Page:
Although the songs were short on subtlety, they left no doubt that they were products of an active intellect. But over time, Propagandhi's in-your-face militantism wore on Samson, and he left the band in '97.
"For years I was playing mostly for teenage boys who were there to push each other around, and I realized then that's just not what I wanted to do," Samson says. "That was a big turning point for me."
He had intended to go it alone, but couldn't break the band habit. So he solidified a lineup for the Weakerthans.
The musical approach is more sophisticated and pop-oriented than Propagandhi's. Samson's ideas haven't changed as much as how he chooses to express them. He even argues that his songwriting isn't dramatically different. "I still don't know how to write a chorus," he jokes.
He's still prone to making long lists -- the title track from 2000's Left and Leaving catalogs the remains of a failed romance ("This pain in my chest/The best parts of lonely/Duct-tape and soldered wires/New words for old desires") -- and litanies ("Let the golden oldies station crackle and come through/With a final benediction we'll hum along to," goes "Psalm for the Elks Lodge Last Call"). But getting older has meant noting the intricacies and nuances in the chiaroscuro between black and white.
"I think for me things have become less clear rather than more clear, as I've become older," Samson says.
While still possessed of the same scathing perspective, Samson has concentrated on producing carefully rendered set pieces and characters. It's been an evolving process that reaches its apex on the Weakerthans' most recent disc, 2003's Reconstruction Site.
"I was trying a new strategy, trying to still write in the first person -- or from the perspective of one person -- but trying to push the boundaries of that and make it not about me, because I'm not that interesting, really," says Samson. "I was so bored with trying to say the same things over and over again. Now I'm trying to say the same things over and over again, but in the voices of other people."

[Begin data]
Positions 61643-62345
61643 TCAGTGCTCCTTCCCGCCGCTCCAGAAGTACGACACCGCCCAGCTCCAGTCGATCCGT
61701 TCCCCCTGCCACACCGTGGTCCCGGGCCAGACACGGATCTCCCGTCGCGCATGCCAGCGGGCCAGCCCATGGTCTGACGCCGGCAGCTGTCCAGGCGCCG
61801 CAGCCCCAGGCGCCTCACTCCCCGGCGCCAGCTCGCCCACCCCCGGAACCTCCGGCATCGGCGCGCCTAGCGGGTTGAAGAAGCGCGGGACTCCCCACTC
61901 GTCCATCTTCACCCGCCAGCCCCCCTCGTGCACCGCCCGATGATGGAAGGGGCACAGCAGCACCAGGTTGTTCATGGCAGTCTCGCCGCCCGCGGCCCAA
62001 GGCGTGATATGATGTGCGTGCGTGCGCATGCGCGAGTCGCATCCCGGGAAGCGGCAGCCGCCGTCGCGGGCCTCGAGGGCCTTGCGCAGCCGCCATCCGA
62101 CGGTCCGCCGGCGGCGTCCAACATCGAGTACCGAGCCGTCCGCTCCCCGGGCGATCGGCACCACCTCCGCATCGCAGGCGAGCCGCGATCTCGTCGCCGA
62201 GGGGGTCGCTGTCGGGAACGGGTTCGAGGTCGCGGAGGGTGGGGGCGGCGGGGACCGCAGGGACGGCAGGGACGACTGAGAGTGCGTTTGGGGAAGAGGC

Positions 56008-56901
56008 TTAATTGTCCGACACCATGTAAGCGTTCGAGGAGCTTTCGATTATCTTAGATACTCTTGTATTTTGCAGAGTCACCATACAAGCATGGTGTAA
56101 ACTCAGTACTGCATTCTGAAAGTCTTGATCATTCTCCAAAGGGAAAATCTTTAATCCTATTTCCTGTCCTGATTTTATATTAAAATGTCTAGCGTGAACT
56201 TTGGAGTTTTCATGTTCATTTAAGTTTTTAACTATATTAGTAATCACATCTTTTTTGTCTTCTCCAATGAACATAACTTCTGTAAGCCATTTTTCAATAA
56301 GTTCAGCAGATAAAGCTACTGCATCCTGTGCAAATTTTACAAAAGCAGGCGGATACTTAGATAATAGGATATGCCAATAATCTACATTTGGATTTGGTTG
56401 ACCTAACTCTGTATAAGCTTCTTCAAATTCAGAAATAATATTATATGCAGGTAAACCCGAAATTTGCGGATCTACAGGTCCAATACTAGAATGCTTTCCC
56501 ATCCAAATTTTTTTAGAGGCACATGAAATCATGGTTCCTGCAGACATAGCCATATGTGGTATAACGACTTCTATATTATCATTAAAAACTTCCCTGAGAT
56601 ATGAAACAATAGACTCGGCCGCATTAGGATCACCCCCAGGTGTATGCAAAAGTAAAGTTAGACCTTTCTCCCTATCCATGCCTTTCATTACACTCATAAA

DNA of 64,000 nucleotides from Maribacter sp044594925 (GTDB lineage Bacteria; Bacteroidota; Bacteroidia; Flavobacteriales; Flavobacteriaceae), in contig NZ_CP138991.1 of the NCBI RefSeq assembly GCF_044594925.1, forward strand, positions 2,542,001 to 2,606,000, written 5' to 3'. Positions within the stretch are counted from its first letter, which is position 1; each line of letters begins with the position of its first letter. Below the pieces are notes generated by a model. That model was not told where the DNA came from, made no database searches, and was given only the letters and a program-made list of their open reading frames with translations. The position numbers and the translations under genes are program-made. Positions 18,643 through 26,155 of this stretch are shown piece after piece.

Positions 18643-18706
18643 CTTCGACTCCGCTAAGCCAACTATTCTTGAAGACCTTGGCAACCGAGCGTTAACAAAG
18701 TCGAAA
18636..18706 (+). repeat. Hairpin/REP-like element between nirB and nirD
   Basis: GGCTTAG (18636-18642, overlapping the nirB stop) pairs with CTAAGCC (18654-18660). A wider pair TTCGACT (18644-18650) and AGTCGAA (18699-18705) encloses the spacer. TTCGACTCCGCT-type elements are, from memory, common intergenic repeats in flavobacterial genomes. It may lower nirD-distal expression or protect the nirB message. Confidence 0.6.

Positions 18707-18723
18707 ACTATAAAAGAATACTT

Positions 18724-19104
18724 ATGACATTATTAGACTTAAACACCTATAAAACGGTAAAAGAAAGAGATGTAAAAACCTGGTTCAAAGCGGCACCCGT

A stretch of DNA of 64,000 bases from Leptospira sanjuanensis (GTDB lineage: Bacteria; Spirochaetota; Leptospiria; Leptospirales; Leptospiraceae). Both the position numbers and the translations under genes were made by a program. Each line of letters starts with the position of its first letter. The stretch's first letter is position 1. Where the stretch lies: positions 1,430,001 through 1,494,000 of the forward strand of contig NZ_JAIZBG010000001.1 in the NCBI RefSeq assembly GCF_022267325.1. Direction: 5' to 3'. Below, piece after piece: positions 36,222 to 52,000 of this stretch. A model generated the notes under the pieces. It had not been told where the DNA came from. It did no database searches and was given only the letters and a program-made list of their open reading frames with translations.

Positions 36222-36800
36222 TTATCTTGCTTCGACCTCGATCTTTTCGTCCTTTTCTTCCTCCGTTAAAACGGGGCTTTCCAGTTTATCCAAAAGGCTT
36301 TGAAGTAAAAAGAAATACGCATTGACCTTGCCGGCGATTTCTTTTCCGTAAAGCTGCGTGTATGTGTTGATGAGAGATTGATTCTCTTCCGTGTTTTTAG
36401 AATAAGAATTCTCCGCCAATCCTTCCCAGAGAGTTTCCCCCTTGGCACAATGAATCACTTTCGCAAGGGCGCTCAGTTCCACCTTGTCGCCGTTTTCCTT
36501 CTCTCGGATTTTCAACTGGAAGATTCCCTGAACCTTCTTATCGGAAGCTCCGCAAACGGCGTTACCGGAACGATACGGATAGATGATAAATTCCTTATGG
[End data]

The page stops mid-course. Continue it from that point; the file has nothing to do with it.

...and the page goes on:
It's a panorama that runs from the cheeky postmodernism of "Our Retired Explorer (Dines with Michel Foucault in Paris, 1961)" to the jangly "New Name for Everything," a second-person catalog of everyday alienation (". . . when the threads of your fears are unfurled with the tiniest pull"). "Plea From a Cat Called Virtue" finds the singer being castigated by his own pet: "Those bitter songs you sing, they're not helping anything. They won't make you strong."
Throughout Reconstruction Site, there's an ongoing theme of positive prescription over ill-humored armchair diagnosis. The aforementioned cat suggests throwing a party, where "we can pass around the easy lie of absolutely no regrets." On the title track, Samson idly longs for a machine "that runs on lies and gasoline" to "disassemble my despair/It never took me anywhere/It never bought me a drink." "Benediction" is forgiving, arguing that "our intentions were intangible and sweet, sick with simple math and shy discoveries."
"I wanted to do less complaining," Samson explains. "I've always wanted to write less you-done-me-wrong songs. It's a struggle because that's kind of the natural neutral gear for pop songwriting."
He admits that he's somewhat embarrassed about the long wait for a follow-up album. "Writing's just taken a while. I'm not sure why," he says. "What we are writing I really am enjoying and I'm excited about."
Luckily, Samson likes to road-test new material, so we'll hear a few new tracks from the forthcoming album. "The word I've been thinking about for this record is 'agency.' It's a nice political word, but it's also the idea of having the agency to actually accomplish or change something," he says.